I’m not much of a hiker or outdoors person, but I’ve done enough walking through the forests of the Pacific Northwest to appreciate their beauty and complexity. I kind of knew, in a vague abstract way, that the trees and the wildlife were connected in a whole ecosystem.
Finding the Mother Tree: Discovering the Wisdom of the Forest completely changed how I think about trees and forests.
The author, Dr. Suzanne Simard, is a Professor of Forest Ecology at the University of British Columbia. During a career spanning thirty years Simard has published over 200 peer reviewed papers focused on how trees communicate using below-ground fungal networks. Her work partly inspired The Overstory by Richard Powers, a novel about trees and people which I reviewed here back in July.
Finding the Mother Tree is Simard’s first book. It’s a memoir that explores her life, career, and research. It’s beautifully written and absolutely fascinating.
Finding the Mother Tree
By Suzanne Simard
Alfred A. Knopf, New York, 2021
The Fungus Under Us
Simard’s research on trees is mainly about what happens underground, in their roots. It turns out that trees, and many other plants, are connected to the soil and to each other by complex networks of fungi. I’ll try to explain this briefly.
When we think about fungi (c’mon, admit it, you occasionally think about fungi) most of us probably think of mushrooms. Well, mushrooms are actually the fruit of the fungus, used to produce the spores by which the fungus reproduces. The main body of a fungus lies underground. It’s called the mycelium. A mycelium consists of a tangled mass of long branching filaments called hyphae. These hyphae are typically just 4-6 microns in diameter. (A micron is a millionth of a meter). By contrast a human hair is about 70 microns in diameter, so hyphae are pretty much invisible to the human eye.
Many species of fungi have hyphae that bind with the tips of tree roots, forming what is called a mycorrhizal network, a symbiotic relationship between a fungus and a tree. The hyphae help tree roots absorb water and nutrients like nitrogen and phosphorus from the soil. In other words, hyphae connect trees to the soil. In return, trees pass some of the sugars they make from photosynthesis down through their roots to nourish the hyphae. (Hyphae bind with the roots of all kinds of plants, not just trees.)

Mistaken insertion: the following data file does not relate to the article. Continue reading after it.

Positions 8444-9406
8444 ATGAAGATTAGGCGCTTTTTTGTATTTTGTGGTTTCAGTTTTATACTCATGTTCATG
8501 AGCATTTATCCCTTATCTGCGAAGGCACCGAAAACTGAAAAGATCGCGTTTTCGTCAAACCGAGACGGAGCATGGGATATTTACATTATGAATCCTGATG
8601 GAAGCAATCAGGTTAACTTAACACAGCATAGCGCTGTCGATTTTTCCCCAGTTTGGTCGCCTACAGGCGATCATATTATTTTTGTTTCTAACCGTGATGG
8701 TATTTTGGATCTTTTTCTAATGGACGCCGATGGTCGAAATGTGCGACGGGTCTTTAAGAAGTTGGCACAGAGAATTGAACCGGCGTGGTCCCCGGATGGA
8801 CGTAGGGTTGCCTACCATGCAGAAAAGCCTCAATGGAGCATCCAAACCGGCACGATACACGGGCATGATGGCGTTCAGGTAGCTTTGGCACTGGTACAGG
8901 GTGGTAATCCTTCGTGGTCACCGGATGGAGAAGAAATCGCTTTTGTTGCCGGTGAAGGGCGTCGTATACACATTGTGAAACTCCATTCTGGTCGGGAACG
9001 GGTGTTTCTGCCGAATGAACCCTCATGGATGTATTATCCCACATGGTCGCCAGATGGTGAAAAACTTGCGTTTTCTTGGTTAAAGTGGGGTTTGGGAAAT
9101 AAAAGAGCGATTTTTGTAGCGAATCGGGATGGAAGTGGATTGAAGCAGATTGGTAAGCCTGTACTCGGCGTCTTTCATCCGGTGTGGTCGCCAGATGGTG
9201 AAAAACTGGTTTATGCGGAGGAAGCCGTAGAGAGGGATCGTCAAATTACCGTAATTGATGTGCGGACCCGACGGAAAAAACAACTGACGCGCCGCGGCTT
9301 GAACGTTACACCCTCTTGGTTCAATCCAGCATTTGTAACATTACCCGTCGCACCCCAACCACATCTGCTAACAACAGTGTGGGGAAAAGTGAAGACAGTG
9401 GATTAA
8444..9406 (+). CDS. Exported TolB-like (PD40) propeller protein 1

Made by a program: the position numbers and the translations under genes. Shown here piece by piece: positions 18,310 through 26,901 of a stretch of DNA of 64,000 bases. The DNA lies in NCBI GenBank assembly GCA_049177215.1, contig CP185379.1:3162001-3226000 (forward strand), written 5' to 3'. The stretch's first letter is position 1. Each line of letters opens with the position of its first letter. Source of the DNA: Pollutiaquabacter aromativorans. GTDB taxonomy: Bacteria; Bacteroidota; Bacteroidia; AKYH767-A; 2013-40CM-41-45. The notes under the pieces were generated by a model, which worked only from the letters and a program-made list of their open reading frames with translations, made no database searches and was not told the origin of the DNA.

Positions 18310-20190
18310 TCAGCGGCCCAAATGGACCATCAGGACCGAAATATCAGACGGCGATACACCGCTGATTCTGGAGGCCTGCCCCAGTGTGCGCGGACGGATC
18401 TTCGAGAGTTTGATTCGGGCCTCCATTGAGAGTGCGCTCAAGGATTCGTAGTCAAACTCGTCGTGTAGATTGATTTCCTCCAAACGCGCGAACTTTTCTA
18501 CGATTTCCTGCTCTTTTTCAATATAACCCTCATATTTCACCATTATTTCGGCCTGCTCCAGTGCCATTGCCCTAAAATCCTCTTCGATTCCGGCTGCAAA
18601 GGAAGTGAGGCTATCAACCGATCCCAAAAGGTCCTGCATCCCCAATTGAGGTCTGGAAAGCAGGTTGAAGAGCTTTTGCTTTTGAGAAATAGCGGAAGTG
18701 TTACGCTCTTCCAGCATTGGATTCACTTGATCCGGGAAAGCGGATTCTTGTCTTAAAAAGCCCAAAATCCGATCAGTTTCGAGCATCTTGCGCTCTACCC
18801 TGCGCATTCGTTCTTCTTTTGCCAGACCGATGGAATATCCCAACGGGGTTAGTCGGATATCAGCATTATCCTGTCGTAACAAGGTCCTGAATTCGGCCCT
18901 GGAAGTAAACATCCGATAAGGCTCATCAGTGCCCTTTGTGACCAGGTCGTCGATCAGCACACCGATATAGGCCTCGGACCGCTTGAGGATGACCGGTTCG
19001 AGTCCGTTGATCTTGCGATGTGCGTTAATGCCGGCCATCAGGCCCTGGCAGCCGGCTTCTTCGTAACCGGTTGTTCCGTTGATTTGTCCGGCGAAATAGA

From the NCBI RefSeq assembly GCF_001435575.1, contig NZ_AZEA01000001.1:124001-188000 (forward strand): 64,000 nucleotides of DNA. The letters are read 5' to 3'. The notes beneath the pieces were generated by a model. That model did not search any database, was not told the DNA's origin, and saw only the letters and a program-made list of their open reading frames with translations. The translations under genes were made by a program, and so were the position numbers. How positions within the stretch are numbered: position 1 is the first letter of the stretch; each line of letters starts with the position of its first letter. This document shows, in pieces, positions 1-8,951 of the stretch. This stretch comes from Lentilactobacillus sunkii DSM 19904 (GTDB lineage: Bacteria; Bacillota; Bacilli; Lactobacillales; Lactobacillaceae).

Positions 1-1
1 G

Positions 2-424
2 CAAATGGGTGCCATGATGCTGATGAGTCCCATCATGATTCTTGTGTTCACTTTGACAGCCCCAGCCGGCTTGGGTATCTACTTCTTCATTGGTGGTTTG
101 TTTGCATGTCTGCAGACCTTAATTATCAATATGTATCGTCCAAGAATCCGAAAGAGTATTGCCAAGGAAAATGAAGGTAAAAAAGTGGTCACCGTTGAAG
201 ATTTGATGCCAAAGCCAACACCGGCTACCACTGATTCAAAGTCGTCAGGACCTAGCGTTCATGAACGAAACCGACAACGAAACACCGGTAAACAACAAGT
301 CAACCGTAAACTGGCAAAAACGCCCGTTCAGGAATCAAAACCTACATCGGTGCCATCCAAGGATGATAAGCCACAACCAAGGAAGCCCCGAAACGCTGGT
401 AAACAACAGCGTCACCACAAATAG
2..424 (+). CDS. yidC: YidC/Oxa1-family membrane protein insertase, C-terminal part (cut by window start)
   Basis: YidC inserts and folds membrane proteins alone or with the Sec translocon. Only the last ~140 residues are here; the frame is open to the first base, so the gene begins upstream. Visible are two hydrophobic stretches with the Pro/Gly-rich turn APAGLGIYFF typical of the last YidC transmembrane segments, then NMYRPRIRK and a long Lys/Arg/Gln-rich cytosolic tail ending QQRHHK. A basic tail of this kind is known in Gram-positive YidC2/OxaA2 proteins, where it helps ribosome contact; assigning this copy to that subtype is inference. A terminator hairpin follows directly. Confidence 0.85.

Now here’s the cool part: through this underground fungal network, trees connect and communicate with each other.
In her early research, Simard discovered that neighboring birch and fir trees were involved in a two-way exchange of carbon through the hyphal network. Trees of different species were supporting each other.
Later, Simard learned that mature trees – which she calls Mother Trees – support their descendants through this same network, sending water and nutrients to help them survive during their vulnerable early years under the forest canopy until they became self-sufficient.
Finding the Mother Tree taught me how trees are connected to each other in a tangible, down-to-earth, down-in-the-earth way. Even more amazing, Simard shows how trees form interdependent communities similar in many ways to human communities, cooperating, sharing resources, nurturing their young.
This connectedness extends beyond the trees. Simard has found a relationship between trees and salmon. It’s fairly well known that trees growing along riverbanks stabilize the soil and shade the water from the sun’s heat. This helps provide a welcome habitat for salmon and other species. Simard tells us that when the salmon return to their native rivers and streams to spawn, they’re hunted by wolves, bears and eagles who carry their prey into the forests to eat. The leftover fish bones and flesh decay and provide nitrogen to the soil which is absorbed by the trees and can be detected in their rings.
The trees protect salmon habitat and the salmon nourish the trees.
Life at the Speed of Trees